In this paper, we discuss the challenges of performing on-body chemical analysis of body fluids. Wearable chemosensors are a relatively novel implementation, bringing new challenges to the field of wearable sensor technology and body sensor networks. Integration of chemical sensors into a textile substrate is a challenging task, as a chemical reaction must happen for these devices to generate a signal. Furthermore, they often require mixing samples and reagents, which results in waste generation. Therefore a wearable chemosensor must be capable of controlling the movement of these substances for a reaction to occur before generating a signal that can be measured. In this paper, we present the design and development of platforms to collect and analyse sweat in-situ and provide real-time feedback to the wearer. Two approaches are described, the first a textile based approach developed during the EU BIOTEX project. The second improves on this design through miniaturisation of the device by using a micro-fluidic platform. The performance of the developed systems is presented and the relevance of these wearable lab-on-a-chip devices is discussed for personalised healthcare and sports performance.
Shirley Coyle, Fernando Benito-Lopez, Robert Byrne, Dermot Diamond

A Wearable Measurement System for the Risk Assessment Due to Physical Agents: Whole Body Mechanical Vibration Injuries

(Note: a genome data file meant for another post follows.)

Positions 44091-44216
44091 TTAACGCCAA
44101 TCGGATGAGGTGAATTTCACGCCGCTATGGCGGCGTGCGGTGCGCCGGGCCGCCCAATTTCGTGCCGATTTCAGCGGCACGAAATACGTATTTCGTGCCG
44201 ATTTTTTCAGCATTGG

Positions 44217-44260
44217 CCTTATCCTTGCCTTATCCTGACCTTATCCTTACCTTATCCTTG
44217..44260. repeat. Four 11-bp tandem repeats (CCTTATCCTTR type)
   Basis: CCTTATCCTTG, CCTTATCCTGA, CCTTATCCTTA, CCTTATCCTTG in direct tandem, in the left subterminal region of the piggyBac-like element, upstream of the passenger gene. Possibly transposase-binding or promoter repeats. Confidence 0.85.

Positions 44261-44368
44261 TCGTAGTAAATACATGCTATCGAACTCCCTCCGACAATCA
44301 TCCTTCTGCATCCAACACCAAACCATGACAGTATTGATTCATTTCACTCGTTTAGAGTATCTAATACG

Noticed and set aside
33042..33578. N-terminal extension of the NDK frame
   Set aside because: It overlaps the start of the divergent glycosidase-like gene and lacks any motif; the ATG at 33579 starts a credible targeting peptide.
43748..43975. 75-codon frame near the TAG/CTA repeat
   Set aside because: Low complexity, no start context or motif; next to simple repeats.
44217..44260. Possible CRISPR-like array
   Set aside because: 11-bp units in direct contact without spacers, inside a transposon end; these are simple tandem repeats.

Whole Body Vibration (WBV) is caused by vibration transmitted to human body through the seat or the feet. Typical causes are motor vehicles and machines. So high levels of whole-body vibration affect people who drive vehicles over rough surfaces as part of their job, for example off-road vehicles such as tractors, excavators, pallet-trucks and dumper trucks. Exposure to high levels of vibration can risk the health and safety of the worker. Typically vibration transmitted to body may be cause of back injuries and may aggravate pre-existing pathologies affecting the lumbar spine. The risks are greatest when the vibration magnitudes are high, or if the exposure time is long. Moreover frequent and regular exposure to severe shocks or jolts can increase the resultant effects. So syndromes and diseases affect backbone and cardio-vascular system. The European Directive 2002/44/EC deals with the minimum health and safety requirements regarding the exposure of workers to the risks arising from physical agents. The “Vibration Directive” sets minimum standards for reducing the risks from whole-body vibration, so that daily exposure limits are fixed.